My Third Trip to Haiti

By Erica Bromberg

I recently returned from my third trip to Haiti. This time, I went on a pediatric mission. There were 14 people on the trip and the group consisted of students, pediatricians, nurse practitioners, nurses, nutritionists, social workers, and a professional photographer. As with my previous two trips, this mission was nothing short of amazing. This was my first trip without my mom, but our team leader was my childhood pediatrician and Hands Up For Haiti’s president, Jill Ratner. Jill was an unbelievable team leader. There were quite a few “young” people on this trip – Jenna, a sophomore at Cornell, Chava, a nursing student at Pace who is my age, and Pete and Pat, two social workers. Not to mention the amazing Haitian translators we work with every trip. I was so excited to see them again. The pediatric mission was great for me to learn about basic medicine. I will never forget what Albendazole is used to treat! (worms).

Upon arriving in Port au Prince last Sunday, we were informed that not all of our luggage, mine included, would be able to continue with us to Cap Haitian that evening and would be sent out on the first flight the next morning. I then saw that my suitcase had been locked with the spare lock I had on one of the zippers (and I did not have the key with me!). Fortunately, we were able to take all of the luggage with us and upon arriving at Open Door we were able to break the lock open. We spent the evening setting up our bug netting and we ate Ma Pas’s amazing home cooked dinner.

Day 1

We were spending the first few days seeing patients in the clinic at Open Door. The first morning we were awakened by the usual roosters at 4am. We started clinic around 8:30am and worked until the early afternoon. I helped the doctors with scribing, getting medications from the different rooms, and I got to rub Permethrin cream on a baby with scabies – my first time administering treatment to a patient by myself!

The worst case of the day was a two year old with a rectal prolapse that was so bad she couldn’t sit down. I will spare the details. The child was in such hysterics our only solution was to temporarily tape her rear end closed and advise that she returns to the clinic in two days if it does not improve. Another baby had a face covered in impetigo. In addition to medical treatment for the infection, the nebulizer was used to soothe his face as temporary relief. The team was excited to see the baby the next day and how much his face had already improved!

After clinic we went over to the orphanage. We saw the kids playing on the swingset. As usual, they were craving attention and would not let go of our hands. After the orphanage we walked down the road to see a well that had been built. A 12 year old Haitian boy walked with me the entire time, chatting in English. He told me he loved me and also asked for money to keep going to school. I told him I did not have money on me but that he should stay in school as long as he could and how important it is that he gets an education.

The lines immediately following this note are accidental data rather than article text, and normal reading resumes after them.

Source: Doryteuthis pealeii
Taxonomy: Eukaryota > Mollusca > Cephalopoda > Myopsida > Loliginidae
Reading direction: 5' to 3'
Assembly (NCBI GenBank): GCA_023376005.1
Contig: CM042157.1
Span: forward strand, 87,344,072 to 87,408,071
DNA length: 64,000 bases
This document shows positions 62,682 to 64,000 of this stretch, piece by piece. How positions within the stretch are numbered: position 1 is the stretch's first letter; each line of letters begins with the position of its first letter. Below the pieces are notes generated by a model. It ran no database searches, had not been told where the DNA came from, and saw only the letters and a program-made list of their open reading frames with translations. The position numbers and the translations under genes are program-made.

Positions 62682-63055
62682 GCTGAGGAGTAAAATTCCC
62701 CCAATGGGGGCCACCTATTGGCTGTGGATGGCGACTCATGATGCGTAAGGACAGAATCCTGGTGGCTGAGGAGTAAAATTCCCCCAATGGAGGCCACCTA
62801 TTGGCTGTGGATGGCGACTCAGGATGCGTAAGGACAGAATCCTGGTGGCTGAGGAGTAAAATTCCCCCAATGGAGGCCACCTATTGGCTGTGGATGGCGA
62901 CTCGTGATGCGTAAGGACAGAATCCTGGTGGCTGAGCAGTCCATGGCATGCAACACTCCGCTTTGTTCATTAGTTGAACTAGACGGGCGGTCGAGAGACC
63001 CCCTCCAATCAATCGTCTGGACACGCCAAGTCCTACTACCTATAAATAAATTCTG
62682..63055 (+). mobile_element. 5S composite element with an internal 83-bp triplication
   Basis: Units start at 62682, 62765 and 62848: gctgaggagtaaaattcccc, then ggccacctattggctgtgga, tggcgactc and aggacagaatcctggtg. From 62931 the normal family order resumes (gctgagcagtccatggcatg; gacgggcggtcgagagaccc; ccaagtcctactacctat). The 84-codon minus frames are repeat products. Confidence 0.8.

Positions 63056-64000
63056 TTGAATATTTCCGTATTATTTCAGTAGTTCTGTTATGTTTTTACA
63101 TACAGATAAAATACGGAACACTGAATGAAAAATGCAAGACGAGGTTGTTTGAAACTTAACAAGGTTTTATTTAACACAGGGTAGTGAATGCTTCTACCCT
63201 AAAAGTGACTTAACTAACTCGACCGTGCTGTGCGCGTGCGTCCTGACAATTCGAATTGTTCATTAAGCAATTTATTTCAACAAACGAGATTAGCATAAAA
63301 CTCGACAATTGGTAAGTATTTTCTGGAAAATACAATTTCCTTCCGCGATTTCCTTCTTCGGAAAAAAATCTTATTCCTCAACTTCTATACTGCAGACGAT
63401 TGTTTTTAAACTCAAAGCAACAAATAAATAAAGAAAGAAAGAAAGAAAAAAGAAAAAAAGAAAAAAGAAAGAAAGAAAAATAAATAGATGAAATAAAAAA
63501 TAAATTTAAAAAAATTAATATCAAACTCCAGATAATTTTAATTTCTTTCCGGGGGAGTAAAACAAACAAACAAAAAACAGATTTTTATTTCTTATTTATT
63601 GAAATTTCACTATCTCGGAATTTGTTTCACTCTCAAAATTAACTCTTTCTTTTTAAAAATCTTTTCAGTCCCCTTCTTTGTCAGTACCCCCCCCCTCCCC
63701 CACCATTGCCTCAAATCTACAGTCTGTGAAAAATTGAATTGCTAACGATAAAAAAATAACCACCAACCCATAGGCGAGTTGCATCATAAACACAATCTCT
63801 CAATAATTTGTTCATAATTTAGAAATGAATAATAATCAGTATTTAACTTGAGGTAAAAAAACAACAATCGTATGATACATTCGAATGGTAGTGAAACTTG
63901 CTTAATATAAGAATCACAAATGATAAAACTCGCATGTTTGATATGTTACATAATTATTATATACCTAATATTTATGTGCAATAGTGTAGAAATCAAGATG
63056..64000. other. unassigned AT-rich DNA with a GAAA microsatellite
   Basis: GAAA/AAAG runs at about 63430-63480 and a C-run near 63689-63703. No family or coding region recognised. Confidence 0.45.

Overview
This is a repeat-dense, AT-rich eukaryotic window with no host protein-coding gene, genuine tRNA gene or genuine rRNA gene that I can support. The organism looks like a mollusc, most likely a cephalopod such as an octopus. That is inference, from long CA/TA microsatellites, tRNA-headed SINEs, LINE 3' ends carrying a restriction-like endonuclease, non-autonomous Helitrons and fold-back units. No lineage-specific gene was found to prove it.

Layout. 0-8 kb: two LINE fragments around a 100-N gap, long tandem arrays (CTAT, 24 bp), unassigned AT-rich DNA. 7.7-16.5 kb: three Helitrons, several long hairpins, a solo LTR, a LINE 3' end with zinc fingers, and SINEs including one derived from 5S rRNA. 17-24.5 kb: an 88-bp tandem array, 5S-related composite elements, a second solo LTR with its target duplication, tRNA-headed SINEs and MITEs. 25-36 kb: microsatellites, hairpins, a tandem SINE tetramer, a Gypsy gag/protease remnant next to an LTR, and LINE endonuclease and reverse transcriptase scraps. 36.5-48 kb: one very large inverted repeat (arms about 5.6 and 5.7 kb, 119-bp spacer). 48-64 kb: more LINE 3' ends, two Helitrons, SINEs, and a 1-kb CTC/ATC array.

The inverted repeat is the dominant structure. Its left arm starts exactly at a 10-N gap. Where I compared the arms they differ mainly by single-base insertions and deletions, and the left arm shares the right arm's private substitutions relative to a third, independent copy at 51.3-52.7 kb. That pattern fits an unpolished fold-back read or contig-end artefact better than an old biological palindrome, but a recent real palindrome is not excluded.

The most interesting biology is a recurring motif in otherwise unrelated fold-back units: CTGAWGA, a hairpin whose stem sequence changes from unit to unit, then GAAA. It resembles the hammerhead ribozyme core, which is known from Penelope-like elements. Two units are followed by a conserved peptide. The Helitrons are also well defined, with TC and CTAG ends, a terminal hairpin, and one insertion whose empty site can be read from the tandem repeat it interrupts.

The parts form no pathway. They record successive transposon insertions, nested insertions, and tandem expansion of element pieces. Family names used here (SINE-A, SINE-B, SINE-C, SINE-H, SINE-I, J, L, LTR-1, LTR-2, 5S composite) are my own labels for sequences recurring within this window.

Day 2
On Tuesday the team split up – half of us went to do outreach in a local village and the other half stayed at Open Door clinic. Outreach was performed in a local church. There was nothing in the church except for a few tables and chairs. We made do with what we had and set up different “office stations” for the doctors to work. We examined 45 patients in total. I saw a young girl with tinea on her scalp. It had caused a large bump on her head. A young boy had an accident with a machete about two weeks ago. The tip of his finger, which was falling off, had been stitched up about two weeks ago, but the stitches were all frayed and infected and his finger was gangrene. We attempted to clean the finger and put some gauze over it, but the baby needed to go to the hospital immediately to have part of his finger removed.  The patient who had the largest impact on me was an 18 month old who was so malnourished he was about the size of a six month old. The mother said he was enrolled in medika mamba, the local malnutrition program (mamba is peanut butter in Creole), and not gaining any weight from it. It was clear to us that the mother had some issues of her own. She seemed unresponsive to our comments and suggestions and very removed from the situation. The nutritionists tried to speak with her one on one to get the message through to the mother that her child would die if he did not gain weight. We gave the mother money to take a tap tap to the hospital and told her that we were going to check on her the next day to confirm that she went to the hospital. We later learned that she did not go to the hospital, as she believed she did not have enough money to then take a tap tap home from the hospital. The whole situation was very saddening.